Recorded at the Dvořák Hall of the Rudolfinum, Prague, 17-19 December 2016 (Martinů – live) and on 24 August 2017 (Novák). Bohuslav Martinů and Jan Novák shared similar fates – both of them left their country and wandered around the world. The two composers also had a relationship as a teacher and pupil. Novák referred to his studies with Martinů in New York in 1947 as having had a major impact on his development as a music creator and human. Martinů’s influence is palpable in Novák’s Philharmonic Dances (Choreae Philharmonicae, 1956), three symphonic fantasies that provide wide scope for showcasing the virtuosity of both the soloists and the groups of instruments. The present recording of the work (the very first made in a studio) helps us to pay off our great debt to Novák, an artist who gave preference to being a “free exile” against having to breathe the oppressive air in his homeland, reigned over by a dictatorial regime.
The English veteran’s album tally reaches 20 with this release, and appropriately it’s one of his finest, an exquisitely played distillation of standards from both sides of the Atlantic, with a brace of originals for ballast. Well-worn favourites like Rufford Park Poachers and Blues Run the Game are presented in polished form, with Simpson’s virtuoso guitar and banjo tailored and layered by producer Andy Bell, plus classy guest accompaniments. Highlights include a cavernous version of Emily Portman’s Bones and Feathers, while Maps is a glance back at a 1950s childhood and Ridgeway evokes England’s ancient past. A master musician on top of his game.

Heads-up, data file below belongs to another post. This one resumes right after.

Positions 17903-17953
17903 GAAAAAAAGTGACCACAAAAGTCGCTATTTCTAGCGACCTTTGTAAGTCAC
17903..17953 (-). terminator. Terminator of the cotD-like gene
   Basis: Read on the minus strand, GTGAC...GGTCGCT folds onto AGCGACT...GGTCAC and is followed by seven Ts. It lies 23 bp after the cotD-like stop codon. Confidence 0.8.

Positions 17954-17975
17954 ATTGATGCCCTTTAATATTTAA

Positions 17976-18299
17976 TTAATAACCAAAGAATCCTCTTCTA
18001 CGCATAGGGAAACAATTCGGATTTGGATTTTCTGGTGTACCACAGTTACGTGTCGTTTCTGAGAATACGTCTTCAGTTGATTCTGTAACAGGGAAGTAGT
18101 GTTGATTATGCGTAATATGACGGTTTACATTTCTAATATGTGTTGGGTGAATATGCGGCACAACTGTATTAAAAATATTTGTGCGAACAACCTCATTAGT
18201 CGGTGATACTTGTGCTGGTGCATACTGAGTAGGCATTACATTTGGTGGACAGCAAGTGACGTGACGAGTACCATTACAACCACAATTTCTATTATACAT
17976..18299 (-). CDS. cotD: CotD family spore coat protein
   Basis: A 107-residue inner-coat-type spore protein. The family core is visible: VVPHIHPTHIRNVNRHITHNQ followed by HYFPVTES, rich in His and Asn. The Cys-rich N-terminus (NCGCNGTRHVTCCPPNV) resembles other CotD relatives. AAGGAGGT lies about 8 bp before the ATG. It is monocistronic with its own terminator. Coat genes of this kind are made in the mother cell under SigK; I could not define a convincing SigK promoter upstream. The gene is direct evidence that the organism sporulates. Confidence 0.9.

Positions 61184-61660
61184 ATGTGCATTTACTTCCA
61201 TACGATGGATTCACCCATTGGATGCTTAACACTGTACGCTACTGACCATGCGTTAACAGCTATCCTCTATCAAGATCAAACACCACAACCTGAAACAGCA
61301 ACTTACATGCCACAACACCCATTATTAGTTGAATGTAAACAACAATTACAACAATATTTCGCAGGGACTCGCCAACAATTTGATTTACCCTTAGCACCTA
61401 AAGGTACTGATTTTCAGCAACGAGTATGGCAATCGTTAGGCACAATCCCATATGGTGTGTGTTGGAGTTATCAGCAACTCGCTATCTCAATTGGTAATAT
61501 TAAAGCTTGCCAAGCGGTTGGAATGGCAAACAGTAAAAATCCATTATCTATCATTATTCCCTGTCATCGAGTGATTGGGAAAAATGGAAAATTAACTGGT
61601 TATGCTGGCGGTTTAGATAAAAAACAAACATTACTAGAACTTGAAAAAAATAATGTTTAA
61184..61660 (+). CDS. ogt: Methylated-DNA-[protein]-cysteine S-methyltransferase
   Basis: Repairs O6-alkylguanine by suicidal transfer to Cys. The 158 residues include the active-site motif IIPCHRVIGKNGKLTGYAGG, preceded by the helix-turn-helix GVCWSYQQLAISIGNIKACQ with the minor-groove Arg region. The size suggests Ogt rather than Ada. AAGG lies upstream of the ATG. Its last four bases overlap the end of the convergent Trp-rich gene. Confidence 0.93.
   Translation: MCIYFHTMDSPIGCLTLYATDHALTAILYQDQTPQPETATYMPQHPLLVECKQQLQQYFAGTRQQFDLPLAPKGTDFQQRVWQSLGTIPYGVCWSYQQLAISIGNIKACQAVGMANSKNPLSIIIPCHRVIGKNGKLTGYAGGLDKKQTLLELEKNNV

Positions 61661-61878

The Roberta Martin Singers were an African-American gospel group based in the United States. The group was founded in 1933 by Roberta Martin, who in that same year had just become acquainted with gospels music, which was different from the traditional spirituals which were popular at the time. Theodore Frye and Thomas A. Dorsey were directing a junior choir at Ebenezer Baptist Church in Chicago, Illinois, and asked Martin to serve as the accompanist. From this junior choir, Martin selected six young men at random to form a group, Eugene Smith, Norsalus McKissick, Robert Anderson, Willie Webb, James Lawrence, and W.C. Herman. This group was named the Martin and Frye Singers, and in 1936, the group adopted the name of The Roberta Martin Singers. The Roberta Martin Singers (RMS) contained no traditional bass. For a brief period of time, the group was known as the Martin and Martin Singers, when Sallie Martin joined Roberta's group.